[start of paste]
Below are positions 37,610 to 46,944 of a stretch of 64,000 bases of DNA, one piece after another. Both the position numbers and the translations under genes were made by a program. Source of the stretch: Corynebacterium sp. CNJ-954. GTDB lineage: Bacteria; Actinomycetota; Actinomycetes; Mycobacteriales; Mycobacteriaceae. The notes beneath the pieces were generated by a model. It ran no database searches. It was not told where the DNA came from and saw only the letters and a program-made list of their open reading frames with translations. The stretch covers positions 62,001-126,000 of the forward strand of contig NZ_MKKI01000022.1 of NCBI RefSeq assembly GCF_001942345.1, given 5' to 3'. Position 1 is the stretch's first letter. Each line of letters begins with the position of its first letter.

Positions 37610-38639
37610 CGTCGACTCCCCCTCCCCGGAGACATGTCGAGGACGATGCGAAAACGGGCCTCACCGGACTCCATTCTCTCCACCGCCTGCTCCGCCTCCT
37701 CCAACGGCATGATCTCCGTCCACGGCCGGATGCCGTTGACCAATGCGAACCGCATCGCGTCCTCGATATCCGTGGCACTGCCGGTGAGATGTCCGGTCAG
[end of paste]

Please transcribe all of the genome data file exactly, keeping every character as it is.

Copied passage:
Below are positions 37,610 to 46,944 of a stretch of 64,000 bases of DNA, one piece after another. Both the position numbers and the translations under genes were made by a program. Source of the stretch: Corynebacterium sp. CNJ-954. GTDB lineage: Bacteria; Actinomycetota; Actinomycetes; Mycobacteriales; Mycobacteriaceae. The notes beneath the pieces were generated by a model. It ran no database searches. It was not told where the DNA came from and saw only the letters and a program-made list of their open reading frames with translations. The stretch covers positions 62,001-126,000 of the forward strand of contig NZ_MKKI01000022.1 of NCBI RefSeq assembly GCF_001942345.1, given 5' to 3'. Position 1 is the stretch's first letter. Each line of letters begins with the position of its first letter.

Positions 37610-38639
37610 CGTCGACTCCCCCTCCCCGGAGACATGTCGAGGACGATGCGAAAACGGGCCTCACCGGACTCCATTCTCTCCACCGCCTGCTCCGCCTCCT
37701 CCAACGGCATGATCTCCGTCCACGGCCGGATGCCGTTGACCAATGCGAACCGCATCGCGTCCTCGATATCCGTGGCACTGCCGGTGAGATGTCCGGTCAG